The Challenges of Dating as a Black Single in America

Single black women and men alike face obstacles while dating here in America. The goal of this discussion is to shed light on some of those challenges, so that singles on the dating scene can operate with a better informed perspective. The challenges discussed below have been organized by gender to make them easier to digest. 

black man stressed out from dating

Perceived Shortage of Good Black Men

News headlines regularly highlight the accomplishments of black women. Black women are earning degrees at a higher rate than any other female racial demographic in the country. Black women are starting businesses at a higher rate than any other demographic in America. Black women are the primary buyers of new homes within the black community. In short, black women are killing it. While black men are making their own strides in the realms of education and financial security and the creation of wealth, there is a perception among some black women singles that there are not enough good black men to go around. 

The prison industrial complex has resulted in many black men being imprisoned since the 1980s. This has created a large number of broken homes and a perception that black men impregnate black women, and then leave them to raise children alone. The fact that many black men remain incarcerated, simply means that there are fewer black men available for black women to date.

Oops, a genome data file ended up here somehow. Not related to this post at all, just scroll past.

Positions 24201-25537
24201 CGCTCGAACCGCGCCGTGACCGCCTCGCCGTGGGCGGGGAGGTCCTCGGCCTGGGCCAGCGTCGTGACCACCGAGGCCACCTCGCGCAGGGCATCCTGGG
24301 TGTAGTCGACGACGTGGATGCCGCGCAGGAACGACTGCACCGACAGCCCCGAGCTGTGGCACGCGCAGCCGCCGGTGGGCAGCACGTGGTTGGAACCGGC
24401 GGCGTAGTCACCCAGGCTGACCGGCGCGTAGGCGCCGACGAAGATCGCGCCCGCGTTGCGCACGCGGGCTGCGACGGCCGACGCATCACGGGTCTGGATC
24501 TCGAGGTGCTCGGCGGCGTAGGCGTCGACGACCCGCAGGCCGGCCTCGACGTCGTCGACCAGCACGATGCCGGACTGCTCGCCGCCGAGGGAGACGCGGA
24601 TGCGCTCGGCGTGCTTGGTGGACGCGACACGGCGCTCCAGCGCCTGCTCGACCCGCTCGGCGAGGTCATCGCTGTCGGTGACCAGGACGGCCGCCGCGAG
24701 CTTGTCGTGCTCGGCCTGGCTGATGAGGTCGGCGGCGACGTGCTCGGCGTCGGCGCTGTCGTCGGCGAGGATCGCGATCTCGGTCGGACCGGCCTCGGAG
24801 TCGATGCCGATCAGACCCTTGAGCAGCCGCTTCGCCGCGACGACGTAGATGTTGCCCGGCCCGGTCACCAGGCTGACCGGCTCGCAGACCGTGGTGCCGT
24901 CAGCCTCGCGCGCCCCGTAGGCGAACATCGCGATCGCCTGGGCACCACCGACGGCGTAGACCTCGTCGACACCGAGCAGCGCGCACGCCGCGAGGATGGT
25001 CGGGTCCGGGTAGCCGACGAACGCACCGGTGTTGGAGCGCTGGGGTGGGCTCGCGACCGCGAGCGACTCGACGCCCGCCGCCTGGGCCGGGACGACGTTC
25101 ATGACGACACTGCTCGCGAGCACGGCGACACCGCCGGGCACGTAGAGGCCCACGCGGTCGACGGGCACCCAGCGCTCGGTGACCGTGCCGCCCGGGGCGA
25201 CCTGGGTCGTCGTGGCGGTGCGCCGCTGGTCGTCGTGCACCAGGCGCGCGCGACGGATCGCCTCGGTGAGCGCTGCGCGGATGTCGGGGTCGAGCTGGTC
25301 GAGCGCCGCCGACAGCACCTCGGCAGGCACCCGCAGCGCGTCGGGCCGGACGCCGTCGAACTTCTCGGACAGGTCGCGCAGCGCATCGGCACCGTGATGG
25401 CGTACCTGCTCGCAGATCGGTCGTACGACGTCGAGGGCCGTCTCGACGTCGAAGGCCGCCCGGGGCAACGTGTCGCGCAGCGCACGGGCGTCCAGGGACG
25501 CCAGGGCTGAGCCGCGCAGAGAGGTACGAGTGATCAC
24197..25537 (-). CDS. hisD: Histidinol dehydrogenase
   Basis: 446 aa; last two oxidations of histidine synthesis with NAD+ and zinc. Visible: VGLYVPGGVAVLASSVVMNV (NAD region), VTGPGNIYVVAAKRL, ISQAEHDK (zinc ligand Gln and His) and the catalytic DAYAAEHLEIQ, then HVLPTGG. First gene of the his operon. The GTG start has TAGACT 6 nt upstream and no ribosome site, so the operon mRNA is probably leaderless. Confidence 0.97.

Also, the fact is, while black men have their own accomplishments to tout, they are not achieving career and financial milestones at the same rates as black women. Many black women are raised to believe that black men should be breadwinners, or at least contribute 50/50 financially to the household. Black women singles sometimes find difficulty in locating a partner who is their equal as it relates to career and financial status, because black women are reaching education and wealth-generating milestones in large numbers.